Brian Duensing entered last night’s start owning the third-highest WHIP against right-handed batters (1.63) – only surpassed by San Francisco’s Jonathan Sanchez (1.64) and Detroit’s Phil Coke (1.77) – in 2011.

This is not any accident of sample size, either - including last season the Twins’ left-hander has the fourth-highest WHIP versus right-handers among qualified starters. It is an amazing contrast  considering he has managed to compile some impressive numbers against his southpawed brethren. Since 2010 he has a baseball-best 0.81 WHIP with the fourth-lowest .187 batting average when facing same-sided opponents.

When facing lefties, Duensing’s approach is to work the fastball in on the hands and then unleash his sharp slider off the plate down-and-away. Lefties have found this extremely difficult to hit hard – if they make contact at all - beating the ball into the ground 52% of the time in 2011. This means few extra base hits. Pepper in his ability to get them to chase a running slider and it equates to one bad mamma-jamma.

Of course, the world is dominated by the right-handed and Duensing has played the role of the submissive this season.

His plan of attack against righties is strikingly similar but for his secondary pitches. In terms of his fastball, Duensing targets the outer-half of the plate. Rather than using his slider like he does for lefties, he favors the change-up instead. Because he prefers to use a backdrop slider – locating the pitch on the outer-half of the plate to righties – the offering sees less horizontal movement. This gives righties a better opportunity to make contact. The changeup, while effective, is not nearly the same swing-and-miss pitch that the slider is. Hence, in order to be successful Duensing needs to work down in the zone and get grounders.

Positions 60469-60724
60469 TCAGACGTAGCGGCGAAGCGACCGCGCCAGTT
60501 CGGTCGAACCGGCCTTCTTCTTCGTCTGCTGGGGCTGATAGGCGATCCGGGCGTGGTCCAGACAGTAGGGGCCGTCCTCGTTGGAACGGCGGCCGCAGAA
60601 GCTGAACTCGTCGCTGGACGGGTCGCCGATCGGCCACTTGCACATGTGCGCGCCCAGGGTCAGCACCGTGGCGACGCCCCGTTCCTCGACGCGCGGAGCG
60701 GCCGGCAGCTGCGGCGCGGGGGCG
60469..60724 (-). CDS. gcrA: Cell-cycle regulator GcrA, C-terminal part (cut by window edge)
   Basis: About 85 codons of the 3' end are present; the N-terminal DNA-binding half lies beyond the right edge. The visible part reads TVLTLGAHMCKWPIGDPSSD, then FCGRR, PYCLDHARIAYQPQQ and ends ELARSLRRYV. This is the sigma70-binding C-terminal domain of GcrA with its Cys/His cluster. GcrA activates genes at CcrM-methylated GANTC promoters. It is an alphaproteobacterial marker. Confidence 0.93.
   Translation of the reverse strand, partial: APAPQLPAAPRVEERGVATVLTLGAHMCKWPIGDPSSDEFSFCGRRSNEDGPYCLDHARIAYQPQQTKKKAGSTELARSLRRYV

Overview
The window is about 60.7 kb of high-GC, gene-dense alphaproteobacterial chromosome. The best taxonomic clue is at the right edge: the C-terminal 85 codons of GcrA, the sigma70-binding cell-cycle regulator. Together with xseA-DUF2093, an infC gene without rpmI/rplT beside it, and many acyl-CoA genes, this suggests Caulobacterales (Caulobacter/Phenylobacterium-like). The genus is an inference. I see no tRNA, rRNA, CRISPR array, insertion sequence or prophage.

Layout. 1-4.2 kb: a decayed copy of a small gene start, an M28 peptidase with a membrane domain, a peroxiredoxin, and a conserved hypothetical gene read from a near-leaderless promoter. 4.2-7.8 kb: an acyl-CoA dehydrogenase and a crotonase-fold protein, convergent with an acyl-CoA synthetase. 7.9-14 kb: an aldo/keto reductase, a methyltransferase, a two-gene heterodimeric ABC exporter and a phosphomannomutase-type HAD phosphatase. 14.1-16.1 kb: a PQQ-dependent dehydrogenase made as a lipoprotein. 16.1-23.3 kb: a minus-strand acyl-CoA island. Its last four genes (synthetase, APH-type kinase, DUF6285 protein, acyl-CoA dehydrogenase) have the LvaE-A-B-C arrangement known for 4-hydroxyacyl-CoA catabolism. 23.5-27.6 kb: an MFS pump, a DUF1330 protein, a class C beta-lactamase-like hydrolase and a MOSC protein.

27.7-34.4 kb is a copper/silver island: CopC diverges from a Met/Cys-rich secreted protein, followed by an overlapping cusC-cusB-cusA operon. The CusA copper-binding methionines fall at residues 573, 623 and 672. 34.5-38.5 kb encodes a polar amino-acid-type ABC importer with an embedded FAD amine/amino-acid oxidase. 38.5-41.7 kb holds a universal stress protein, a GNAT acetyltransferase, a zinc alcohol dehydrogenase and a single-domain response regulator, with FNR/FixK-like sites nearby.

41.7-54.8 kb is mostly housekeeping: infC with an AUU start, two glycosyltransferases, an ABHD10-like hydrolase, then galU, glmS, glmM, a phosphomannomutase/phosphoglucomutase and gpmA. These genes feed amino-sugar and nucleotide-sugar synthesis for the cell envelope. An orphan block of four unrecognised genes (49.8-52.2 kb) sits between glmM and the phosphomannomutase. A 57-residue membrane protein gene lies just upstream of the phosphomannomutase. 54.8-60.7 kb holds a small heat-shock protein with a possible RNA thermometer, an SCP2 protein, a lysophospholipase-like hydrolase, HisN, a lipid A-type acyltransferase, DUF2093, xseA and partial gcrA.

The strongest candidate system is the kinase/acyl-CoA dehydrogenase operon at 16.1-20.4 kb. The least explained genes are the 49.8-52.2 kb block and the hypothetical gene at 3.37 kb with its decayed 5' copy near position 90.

He did that quite well in that department last year but, as you will see in the chart below, the Twins starter is not achieving the same results on batted balls as he did in 2010. Rather than the high amount of grass-killers, hitters are squaring up on his pitches more, hitting them for ropes around the ballpark:

Duensing’s Batted Ball Distribution vs Right-Handers


Line Drive%












Using mostly his fastball, he leaves the ball up in the zone far too frequently, even more so than last season:

There is a stark discrepancy between the location of his fastball to right-handers between this year and the last. In 2010 (on the right) Duensing was able to keep his down in the zone – a more difficult spot for righties to hit solidly. This season more and more of his fastballs have been up and over the plate – a much easier place to drive the ball.

That alone is likely reason enough to explain the significant groundball rate drop against righties. However, let’s factor in the placement of his most used secondary pitch: the changeup.

While Duensing’s primary pitch to right-handers is his fastball, he mixes in a changeup to keep them off-balanced. Last season, he was far more prone to throwing his change down in the zone, getting weaker contact and likely inciting more hitters to turn over on the pitch. This season, similar to his fastball, the changeup has been up and over the plate. This means opponents would have a greater tendency to drive the ball.  

It was suspected that Duensing would find himself scuffling against the righties and witness regression. On the other hand, one had to wonder if he did have some of those rare intangibles (aggressiveness in the zone, efficient, bulldog-like battle tendencies) that help outperform where his peripherals would suggest he should be at. Unfortunately, it has been more of the former and less of the latter in 2011.

 With Kevin Slowey putting together a string of good starts in Rochester, fans are beginning to clamor for change in the rotation. With a large deficiency in the standings to overcome, management cannot turn a blind eye to the struggling rotation much longer. While Nick Blackburn is likely the first candidate to be removed from the rotation, Duensing can’t be far behind. If he wants to remain in the rotation, he needs to keep the ball down in the zone against righties.

Easier said than done.


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